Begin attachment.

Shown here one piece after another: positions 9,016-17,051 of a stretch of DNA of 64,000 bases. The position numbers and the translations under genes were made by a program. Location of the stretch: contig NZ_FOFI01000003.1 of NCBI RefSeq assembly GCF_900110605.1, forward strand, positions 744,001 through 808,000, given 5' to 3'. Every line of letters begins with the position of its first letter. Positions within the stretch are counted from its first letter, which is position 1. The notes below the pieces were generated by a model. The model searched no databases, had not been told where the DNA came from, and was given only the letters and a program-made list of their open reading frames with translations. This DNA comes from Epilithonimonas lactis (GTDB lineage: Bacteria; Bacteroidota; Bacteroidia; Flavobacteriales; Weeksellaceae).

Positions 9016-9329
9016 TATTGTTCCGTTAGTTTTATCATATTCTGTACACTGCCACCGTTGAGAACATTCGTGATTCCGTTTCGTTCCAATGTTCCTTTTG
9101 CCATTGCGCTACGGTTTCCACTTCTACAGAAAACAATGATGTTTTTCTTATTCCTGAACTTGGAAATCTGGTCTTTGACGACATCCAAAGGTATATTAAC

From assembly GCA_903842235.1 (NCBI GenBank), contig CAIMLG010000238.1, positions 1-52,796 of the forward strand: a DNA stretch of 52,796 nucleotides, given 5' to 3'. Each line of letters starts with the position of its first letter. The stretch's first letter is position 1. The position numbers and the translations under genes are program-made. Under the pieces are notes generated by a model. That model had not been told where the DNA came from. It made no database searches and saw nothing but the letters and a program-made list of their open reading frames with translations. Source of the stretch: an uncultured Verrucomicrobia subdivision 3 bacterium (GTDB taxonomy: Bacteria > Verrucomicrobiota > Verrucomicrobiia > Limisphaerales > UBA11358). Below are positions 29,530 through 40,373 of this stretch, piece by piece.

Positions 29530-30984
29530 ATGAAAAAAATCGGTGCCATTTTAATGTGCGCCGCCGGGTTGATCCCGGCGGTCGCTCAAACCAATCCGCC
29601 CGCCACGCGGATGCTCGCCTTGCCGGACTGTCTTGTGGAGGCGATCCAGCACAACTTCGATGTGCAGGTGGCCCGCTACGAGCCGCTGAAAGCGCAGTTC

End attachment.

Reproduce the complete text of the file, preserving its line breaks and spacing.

Shown here one piece after another: positions 9,016-17,051 of a stretch of DNA of 64,000 bases. The position numbers and the translations under genes were made by a program. Location of the stretch: contig NZ_FOFI01000003.1 of NCBI RefSeq assembly GCF_900110605.1, forward strand, positions 744,001 through 808,000, given 5' to 3'. Every line of letters begins with the position of its first letter. Positions within the stretch are counted from its first letter, which is position 1. The notes below the pieces were generated by a model. The model searched no databases, had not been told where the DNA came from, and was given only the letters and a program-made list of their open reading frames with translations. This DNA comes from Epilithonimonas lactis (GTDB lineage: Bacteria; Bacteroidota; Bacteroidia; Flavobacteriales; Weeksellaceae).

Positions 9016-9329
9016 TATTGTTCCGTTAGTTTTATCATATTCTGTACACTGCCACCGTTGAGAACATTCGTGATTCCGTTTCGTTCCAATGTTCCTTTTG
9101 CCATTGCGCTACGGTTTCCACTTCTACAGAAAACAATGATGTTTTTCTTATTCCTGAACTTGGAAATCTGGTCTTTGACGACATCCAAAGGTATATTAAC

From assembly GCA_903842235.1 (NCBI GenBank), contig CAIMLG010000238.1, positions 1-52,796 of the forward strand: a DNA stretch of 52,796 nucleotides, given 5' to 3'. Each line of letters starts with the position of its first letter. The stretch's first letter is position 1. The position numbers and the translations under genes are program-made. Under the pieces are notes generated by a model. That model had not been told where the DNA came from. It made no database searches and saw nothing but the letters and a program-made list of their open reading frames with translations. Source of the stretch: an uncultured Verrucomicrobia subdivision 3 bacterium (GTDB taxonomy: Bacteria > Verrucomicrobiota > Verrucomicrobiia > Limisphaerales > UBA11358). Below are positions 29,530 through 40,373 of this stretch, piece by piece.

Positions 29530-30984
29530 ATGAAAAAAATCGGTGCCATTTTAATGTGCGCCGCCGGGTTGATCCCGGCGGTCGCTCAAACCAATCCGCC
29601 CGCCACGCGGATGCTCGCCTTGCCGGACTGTCTTGTGGAGGCGATCCAGCACAACTTCGATGTGCAGGTGGCCCGCTACGAGCCGCTGAAAGCGCAGTTC